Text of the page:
• Apache Log4j 2.0.x < 2.15.0 RCE Vulnerability (Log4Shell)
  • Consolidation of Apache Log4j detections
  • Apache Log4j Detection (Linux/Unix SSH Login)
  • Apache Log4j 2.0.x < 2.15.0 RCE Vulnerability (HTTP, Log4Shell) – Active Check
  • Debian: Security Advisory for apache-log4j2 (DSA-5020-1)
  • Elastic Logstash Log4j RCE Vulnerability (Log4Shell)
  • Debian LTS: Security Advisory for apache-log4j2 (DLA-2842-1)
  • Openfire < 4.6.5 Log4j RCE Vulnerability (Log4Shell)
  • Apache Log4j 2.0.x < 2.15.0 RCE Vulnerability (TCP, Log4Shell) – Active Check
  • Apache Log4j 2.0.x < 2.15.0 RCE Vulnerability (UDP, Log4Shell) – Active Check
  • Apache Log4j 2.0.x < 2.15.0 RCE Vulnerability (SIP, Log4Shell) – Active Check

About Authenticated/Unauthenticated Tests

Some version checks require authentication, others do not. Additionally, some could have both.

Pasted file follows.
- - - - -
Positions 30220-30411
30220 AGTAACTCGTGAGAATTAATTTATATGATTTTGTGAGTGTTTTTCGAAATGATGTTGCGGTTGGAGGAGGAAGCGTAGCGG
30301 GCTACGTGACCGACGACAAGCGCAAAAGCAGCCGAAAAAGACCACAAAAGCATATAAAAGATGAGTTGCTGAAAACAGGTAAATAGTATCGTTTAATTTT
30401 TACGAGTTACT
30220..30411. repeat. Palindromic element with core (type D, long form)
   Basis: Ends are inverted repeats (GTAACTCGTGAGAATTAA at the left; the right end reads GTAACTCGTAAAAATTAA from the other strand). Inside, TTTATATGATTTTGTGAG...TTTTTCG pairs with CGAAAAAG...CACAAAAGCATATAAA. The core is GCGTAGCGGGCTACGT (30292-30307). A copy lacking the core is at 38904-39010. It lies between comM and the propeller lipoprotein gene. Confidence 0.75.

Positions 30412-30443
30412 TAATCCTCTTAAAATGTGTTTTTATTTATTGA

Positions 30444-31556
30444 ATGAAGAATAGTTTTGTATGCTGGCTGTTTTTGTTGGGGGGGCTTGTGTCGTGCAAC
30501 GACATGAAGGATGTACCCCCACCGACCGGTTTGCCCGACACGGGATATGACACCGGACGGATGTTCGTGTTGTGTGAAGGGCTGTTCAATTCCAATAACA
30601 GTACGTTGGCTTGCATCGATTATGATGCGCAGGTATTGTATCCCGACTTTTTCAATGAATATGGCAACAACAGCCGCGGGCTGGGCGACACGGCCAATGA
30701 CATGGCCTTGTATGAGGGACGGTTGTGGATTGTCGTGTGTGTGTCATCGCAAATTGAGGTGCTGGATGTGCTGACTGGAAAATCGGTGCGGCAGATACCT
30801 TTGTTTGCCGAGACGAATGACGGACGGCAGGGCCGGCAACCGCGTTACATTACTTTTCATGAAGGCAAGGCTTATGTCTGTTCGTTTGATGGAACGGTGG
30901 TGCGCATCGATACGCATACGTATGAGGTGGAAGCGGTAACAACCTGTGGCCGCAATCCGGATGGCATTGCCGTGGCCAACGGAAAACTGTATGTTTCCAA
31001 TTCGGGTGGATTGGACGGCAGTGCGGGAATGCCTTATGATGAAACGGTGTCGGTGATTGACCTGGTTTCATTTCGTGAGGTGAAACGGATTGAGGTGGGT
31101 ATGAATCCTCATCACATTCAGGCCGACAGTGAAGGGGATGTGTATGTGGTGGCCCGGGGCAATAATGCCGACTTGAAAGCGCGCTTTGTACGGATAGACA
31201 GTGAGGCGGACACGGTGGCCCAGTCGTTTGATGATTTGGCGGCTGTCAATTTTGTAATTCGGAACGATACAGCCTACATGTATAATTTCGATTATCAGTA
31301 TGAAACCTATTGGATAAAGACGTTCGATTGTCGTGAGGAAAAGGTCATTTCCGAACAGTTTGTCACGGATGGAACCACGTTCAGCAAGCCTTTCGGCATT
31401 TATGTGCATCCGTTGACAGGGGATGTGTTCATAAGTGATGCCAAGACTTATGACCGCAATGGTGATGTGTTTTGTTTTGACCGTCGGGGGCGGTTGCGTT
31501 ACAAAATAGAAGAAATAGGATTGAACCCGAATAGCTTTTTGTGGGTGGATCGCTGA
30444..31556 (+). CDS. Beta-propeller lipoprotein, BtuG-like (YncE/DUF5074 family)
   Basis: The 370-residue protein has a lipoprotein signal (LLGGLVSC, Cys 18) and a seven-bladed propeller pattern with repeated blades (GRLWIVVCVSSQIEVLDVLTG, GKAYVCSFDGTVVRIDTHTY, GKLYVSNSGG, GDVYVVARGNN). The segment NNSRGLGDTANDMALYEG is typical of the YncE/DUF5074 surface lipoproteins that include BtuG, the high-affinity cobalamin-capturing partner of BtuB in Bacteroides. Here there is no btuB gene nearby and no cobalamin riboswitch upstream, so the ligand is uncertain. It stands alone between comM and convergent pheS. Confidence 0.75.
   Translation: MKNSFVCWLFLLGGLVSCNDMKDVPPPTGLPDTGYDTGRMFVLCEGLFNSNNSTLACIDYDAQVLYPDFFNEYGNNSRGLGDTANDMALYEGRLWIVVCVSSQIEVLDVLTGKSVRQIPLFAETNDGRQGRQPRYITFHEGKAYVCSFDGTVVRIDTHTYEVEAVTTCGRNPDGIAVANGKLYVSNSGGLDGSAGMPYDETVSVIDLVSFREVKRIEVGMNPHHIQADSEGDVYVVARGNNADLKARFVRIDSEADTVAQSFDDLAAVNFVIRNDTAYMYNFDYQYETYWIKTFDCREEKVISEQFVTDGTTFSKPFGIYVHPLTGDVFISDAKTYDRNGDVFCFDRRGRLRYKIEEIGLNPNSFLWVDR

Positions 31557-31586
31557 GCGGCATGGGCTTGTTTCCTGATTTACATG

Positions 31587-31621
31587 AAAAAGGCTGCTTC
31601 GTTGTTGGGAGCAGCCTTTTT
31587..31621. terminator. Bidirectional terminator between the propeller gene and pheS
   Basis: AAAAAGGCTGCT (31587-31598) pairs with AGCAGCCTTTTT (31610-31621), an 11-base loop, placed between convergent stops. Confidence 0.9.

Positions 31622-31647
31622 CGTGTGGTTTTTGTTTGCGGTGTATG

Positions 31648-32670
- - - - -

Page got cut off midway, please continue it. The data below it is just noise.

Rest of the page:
The respective information is available through the links returned by the search for ~CVE-2021-44228 in the “CVE” and “NVTs” section of the “SecInfo” menu on the web interface of your installation.

The “Quality of Detection” contains information on the detection method. A value of “package (97 %)” indicates an authenticated check, other values like “remote_banner (80 %)” happen unauthenticated.

For more technical information about this see https://docs.greenbone.net/GSM-Manual/gos-21.04/en/reports.html#quality-of-detection-concept.

About Active Tests/Test Checking Version, QoD

You can see if it is an active check based on the QoD and the “Detection Method” on the web interface when viewing the vulnerability test details.

Note: Only systems which are actually logging input which can be modified by an attacker (e.g., specific HTTP request headers, URLs, …) are vulnerable.